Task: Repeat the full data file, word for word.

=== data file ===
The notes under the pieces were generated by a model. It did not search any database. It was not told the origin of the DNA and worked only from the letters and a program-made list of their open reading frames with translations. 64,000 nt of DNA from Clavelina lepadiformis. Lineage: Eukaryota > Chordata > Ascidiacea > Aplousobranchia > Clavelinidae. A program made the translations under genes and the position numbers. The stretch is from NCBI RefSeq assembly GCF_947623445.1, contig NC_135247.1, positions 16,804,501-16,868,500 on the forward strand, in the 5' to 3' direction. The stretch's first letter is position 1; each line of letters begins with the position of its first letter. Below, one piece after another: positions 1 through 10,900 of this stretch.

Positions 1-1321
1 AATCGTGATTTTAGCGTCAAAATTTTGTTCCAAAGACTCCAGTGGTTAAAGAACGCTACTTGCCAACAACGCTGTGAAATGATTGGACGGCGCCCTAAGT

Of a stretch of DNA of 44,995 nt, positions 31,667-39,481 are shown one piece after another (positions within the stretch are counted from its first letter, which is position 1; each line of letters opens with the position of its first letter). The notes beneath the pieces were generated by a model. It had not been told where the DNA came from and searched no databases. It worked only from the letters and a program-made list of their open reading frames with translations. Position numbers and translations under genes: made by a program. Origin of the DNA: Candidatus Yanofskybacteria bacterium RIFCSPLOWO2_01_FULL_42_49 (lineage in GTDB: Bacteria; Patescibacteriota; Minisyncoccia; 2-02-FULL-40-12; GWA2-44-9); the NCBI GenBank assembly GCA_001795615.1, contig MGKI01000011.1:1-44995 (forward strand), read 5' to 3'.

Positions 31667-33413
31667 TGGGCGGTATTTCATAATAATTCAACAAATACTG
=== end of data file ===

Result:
The notes under the pieces were generated by a model. It did not search any database. It was not told the origin of the DNA and worked only from the letters and a program-made list of their open reading frames with translations. 64,000 nt of DNA from Clavelina lepadiformis. Lineage: Eukaryota > Chordata > Ascidiacea > Aplousobranchia > Clavelinidae. A program made the translations under genes and the position numbers. The stretch is from NCBI RefSeq assembly GCF_947623445.1, contig NC_135247.1, positions 16,804,501-16,868,500 on the forward strand, in the 5' to 3' direction. The stretch's first letter is position 1; each line of letters begins with the position of its first letter. Below, one piece after another: positions 1 through 10,900 of this stretch.

Positions 1-1321
1 AATCGTGATTTTAGCGTCAAAATTTTGTTCCAAAGACTCCAGTGGTTAAAGAACGCTACTTGCCAACAACGCTGTGAAATGATTGGACGGCGCCCTAAGT

Of a stretch of DNA of 44,995 nt, positions 31,667-39,481 are shown one piece after another (positions within the stretch are counted from its first letter, which is position 1; each line of letters opens with the position of its first letter). The notes beneath the pieces were generated by a model. It had not been told where the DNA came from and searched no databases. It worked only from the letters and a program-made list of their open reading frames with translations. Position numbers and translations under genes: made by a program. Origin of the DNA: Candidatus Yanofskybacteria bacterium RIFCSPLOWO2_01_FULL_42_49 (lineage in GTDB: Bacteria; Patescibacteriota; Minisyncoccia; 2-02-FULL-40-12; GWA2-44-9); the NCBI GenBank assembly GCA_001795615.1, contig MGKI01000011.1:1-44995 (forward strand), read 5' to 3'.

Positions 31667-33413
31667 TGGGCGGTATTTCATAATAATTCAACAAATACTG